Abstract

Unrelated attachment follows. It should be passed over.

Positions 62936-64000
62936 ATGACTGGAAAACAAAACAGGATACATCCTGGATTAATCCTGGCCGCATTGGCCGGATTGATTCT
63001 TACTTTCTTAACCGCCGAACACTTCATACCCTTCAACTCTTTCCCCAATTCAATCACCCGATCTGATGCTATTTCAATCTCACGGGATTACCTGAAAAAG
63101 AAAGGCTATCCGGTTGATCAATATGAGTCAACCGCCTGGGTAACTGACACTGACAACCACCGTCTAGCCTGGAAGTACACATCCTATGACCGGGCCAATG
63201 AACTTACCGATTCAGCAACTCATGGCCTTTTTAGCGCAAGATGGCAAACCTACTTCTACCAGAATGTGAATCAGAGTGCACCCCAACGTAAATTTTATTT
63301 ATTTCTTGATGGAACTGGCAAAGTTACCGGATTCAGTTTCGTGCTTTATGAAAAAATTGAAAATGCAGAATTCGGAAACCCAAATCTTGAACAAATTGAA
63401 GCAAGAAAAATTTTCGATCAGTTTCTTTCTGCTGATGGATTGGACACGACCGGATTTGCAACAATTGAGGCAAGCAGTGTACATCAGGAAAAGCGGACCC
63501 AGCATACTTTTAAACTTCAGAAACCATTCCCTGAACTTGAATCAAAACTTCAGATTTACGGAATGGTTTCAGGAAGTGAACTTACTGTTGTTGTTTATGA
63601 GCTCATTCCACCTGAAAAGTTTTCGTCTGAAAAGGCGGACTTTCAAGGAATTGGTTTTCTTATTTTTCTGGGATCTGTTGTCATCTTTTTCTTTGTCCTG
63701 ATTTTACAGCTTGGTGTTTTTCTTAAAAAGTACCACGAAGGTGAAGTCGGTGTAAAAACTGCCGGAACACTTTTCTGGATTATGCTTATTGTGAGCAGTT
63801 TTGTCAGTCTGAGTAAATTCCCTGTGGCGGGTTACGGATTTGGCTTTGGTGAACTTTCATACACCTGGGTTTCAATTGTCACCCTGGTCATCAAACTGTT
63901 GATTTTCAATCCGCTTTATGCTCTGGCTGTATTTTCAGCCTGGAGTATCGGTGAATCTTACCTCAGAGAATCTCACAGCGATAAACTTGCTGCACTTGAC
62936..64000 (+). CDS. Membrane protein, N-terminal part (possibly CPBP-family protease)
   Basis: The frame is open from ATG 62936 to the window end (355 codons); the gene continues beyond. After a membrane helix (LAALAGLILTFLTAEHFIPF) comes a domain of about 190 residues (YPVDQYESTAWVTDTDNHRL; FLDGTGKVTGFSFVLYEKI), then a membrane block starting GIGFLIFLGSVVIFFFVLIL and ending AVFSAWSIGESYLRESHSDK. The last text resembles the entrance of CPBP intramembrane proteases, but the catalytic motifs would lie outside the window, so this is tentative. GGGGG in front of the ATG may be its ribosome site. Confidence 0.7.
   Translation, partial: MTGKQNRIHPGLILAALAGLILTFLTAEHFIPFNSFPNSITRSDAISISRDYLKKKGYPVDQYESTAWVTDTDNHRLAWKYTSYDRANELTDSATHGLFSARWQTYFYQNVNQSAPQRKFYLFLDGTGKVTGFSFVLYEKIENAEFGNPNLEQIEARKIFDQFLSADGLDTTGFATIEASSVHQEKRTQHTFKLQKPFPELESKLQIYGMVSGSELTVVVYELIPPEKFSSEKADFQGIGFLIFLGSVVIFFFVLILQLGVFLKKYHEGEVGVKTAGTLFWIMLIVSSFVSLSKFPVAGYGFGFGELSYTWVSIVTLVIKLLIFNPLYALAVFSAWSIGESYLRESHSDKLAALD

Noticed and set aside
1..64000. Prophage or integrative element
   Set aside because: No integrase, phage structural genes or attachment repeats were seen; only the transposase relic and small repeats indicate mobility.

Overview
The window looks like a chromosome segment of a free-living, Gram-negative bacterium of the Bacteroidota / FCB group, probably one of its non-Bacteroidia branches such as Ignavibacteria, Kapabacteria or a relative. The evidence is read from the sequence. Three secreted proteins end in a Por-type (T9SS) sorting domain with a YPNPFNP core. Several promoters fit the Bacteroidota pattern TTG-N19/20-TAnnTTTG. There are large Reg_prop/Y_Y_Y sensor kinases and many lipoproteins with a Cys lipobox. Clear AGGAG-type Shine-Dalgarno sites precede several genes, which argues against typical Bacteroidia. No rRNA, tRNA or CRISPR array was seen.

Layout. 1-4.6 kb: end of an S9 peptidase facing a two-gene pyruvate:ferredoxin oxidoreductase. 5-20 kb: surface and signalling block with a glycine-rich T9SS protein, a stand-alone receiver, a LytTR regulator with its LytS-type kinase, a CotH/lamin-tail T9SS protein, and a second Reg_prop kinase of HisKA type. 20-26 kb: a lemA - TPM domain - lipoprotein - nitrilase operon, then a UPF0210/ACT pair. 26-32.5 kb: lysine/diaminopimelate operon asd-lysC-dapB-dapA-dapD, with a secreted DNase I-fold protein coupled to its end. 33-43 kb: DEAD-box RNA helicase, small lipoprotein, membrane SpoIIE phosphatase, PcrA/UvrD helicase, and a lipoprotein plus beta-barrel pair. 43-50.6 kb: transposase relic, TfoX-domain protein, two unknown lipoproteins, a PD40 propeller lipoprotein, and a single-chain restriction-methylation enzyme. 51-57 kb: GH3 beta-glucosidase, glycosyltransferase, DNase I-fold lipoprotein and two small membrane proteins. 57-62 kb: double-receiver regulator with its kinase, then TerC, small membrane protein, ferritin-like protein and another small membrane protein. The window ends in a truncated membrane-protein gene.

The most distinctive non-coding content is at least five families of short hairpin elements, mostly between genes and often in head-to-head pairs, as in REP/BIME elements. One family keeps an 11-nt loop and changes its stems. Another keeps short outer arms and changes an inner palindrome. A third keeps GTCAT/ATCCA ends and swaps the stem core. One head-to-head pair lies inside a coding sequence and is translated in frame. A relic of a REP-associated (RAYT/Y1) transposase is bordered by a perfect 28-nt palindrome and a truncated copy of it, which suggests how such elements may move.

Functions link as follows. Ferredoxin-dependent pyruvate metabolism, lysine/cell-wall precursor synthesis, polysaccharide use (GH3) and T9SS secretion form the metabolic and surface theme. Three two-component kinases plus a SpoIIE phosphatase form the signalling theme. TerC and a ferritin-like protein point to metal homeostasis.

The 40Ar/39Ar method using stepwise heating has been applied to 11 Precambrian mafic rocks in Minnesota and Ontario to test the technique on samples varying from extremely altered to essentially unaltered and to date some of the Lower and Middle Keweenawan igneous rocks. Four essentially unaltered samples give plateau ages which appear to be reliable and may date the time of intrusion. One strongly metamorphosed sample gives a plateau age which may date the time of metamorphism. The altered mafic rocks give patterns which are inconsistent, difficult to interpret, and have higher ages for the higher temperature fractions. Essentially unaltered samples may also give inconsistent patterns. For the Keweenawan igneous activity along the northwest shore of Lake Superior near the Minnesota–Ontario border and a Logan sill near Lake Nipigon, the plateau ages suggest that three Lower Keweenawan Logan intrusions occurred 1150 to 1170 m. y. ago, although it is possible that the sills near the Minnesota–Ontario border are older; that the Keweenawan igneous activity ended about 1135 m.y. ago, based on one late dike analysis; and that a basal Keweenawan basalt flow was metamorphosed and cooled enough to retain argon by 1095 m.y. ago.

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